The 14th edition of the Gwangju Biennale, originally set for 2022, has been postponed by a full calendar year.
While the delay coincides with a new wave of concern about global travel caused by the Omicron variant of Covid-19, today’s announcement from the show’s organizers stressed a more positive motive: the move is designed to move the art event to a new spot on the calendar, so as to extend its duration.
The Gwangju Biennale, one of the most attended art events in the world, has traditionally run for 66 days starting on the first Friday of September during even-numbered years. Now, the next edition will be expanded to 94 days, kicking off earlier in the year. The rescheduled show is set to take place April 7 through July 9, 2023.
“There were a number of people in the past who were disappointed that they have missed the Biennale due to its limited duration,” Gwangju Biennale Foundation president Yang-woo Park said in the statement. “It is our hope, as the longest Gwangju Biennale ever to take place, the 14th Gwangju Biennale will also contribute to the general expansion of culture and art.”
The previous edition was pushed from September of 2020 to the spring of this year, due to the Covid-19 crisis. Visitor numbers for this year’s iteration were severely depleted, and only a handful of participating artists could attend.
Not mentioned in the official statement were the very public controversies that have dogged the Biennale over the last 8 months.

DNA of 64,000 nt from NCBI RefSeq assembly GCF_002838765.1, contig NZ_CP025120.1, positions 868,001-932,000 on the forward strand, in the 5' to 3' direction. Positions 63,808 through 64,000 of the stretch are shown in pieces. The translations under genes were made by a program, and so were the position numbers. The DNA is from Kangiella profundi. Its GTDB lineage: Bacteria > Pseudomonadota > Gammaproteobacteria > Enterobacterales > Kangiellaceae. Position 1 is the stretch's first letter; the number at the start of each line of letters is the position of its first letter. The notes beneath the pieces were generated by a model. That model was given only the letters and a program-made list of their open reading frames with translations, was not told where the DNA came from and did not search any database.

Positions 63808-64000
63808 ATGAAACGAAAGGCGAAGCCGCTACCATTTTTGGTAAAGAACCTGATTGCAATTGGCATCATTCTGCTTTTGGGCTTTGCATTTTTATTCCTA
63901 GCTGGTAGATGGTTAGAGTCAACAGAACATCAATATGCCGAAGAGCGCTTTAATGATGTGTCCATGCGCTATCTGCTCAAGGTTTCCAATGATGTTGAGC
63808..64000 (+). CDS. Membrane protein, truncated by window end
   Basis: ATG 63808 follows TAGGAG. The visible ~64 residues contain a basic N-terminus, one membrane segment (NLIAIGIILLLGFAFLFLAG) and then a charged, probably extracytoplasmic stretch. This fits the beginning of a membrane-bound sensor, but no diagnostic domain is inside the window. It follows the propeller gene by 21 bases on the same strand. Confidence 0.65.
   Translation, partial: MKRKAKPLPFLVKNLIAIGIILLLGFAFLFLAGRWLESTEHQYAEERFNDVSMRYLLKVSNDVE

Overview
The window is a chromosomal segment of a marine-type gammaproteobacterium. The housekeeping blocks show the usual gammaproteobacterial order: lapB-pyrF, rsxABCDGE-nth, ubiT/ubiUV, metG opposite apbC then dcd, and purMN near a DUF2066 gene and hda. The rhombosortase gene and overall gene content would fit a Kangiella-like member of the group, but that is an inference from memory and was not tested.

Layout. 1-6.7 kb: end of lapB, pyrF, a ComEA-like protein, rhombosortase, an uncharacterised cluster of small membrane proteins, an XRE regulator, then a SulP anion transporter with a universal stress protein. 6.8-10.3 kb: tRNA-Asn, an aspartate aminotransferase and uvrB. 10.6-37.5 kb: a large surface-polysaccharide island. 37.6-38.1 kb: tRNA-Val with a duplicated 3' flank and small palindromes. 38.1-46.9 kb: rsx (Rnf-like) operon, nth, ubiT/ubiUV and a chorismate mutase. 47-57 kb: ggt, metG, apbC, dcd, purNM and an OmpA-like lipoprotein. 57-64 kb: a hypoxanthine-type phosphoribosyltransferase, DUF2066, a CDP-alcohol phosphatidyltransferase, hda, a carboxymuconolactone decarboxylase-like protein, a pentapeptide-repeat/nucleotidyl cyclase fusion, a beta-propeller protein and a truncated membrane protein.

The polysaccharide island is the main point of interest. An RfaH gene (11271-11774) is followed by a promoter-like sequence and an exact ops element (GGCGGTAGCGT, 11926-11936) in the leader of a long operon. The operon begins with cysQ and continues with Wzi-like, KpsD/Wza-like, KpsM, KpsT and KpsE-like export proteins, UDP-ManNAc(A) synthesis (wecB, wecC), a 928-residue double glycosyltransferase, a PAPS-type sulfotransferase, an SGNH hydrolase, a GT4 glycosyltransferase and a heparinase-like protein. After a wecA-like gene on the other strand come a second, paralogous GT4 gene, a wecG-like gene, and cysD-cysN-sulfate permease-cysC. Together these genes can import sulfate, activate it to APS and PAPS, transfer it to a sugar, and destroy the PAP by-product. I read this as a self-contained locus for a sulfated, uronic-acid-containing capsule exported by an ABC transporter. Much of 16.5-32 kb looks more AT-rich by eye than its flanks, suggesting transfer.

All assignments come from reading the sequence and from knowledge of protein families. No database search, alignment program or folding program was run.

Following the event this spring, the Foundation announced that it would not renew the contract of its president of four years, Sunjung Kim. The news came amid allegations from the biennial’s labor union that Kim had verbally abused and unfairly fired employees—claims which were subsequently investigated by Gwangju’s Ministry of Culture, Sports, and Tourism, as well as the South Korean Ministry of Employment and Labor.
Kim officially vacated her position in June. Shortly thereafter, she spoke out against the accusations, calling them “unfounded claims and factual distortions,” suggesting that her critics were responding to the “long overdue systematic changes” she implemented during her tenure.
“I have tried my best to oversee the administrative process and organizational structure of the foundation with fairness and due responsibility,” Kim said at the time. “I also did not hesitate to reform outdated practices where necessary.”
Representatives for the Gwangju Biennale did not immediately respond to Artnet News’s request for information about the postponement of the 14th edition.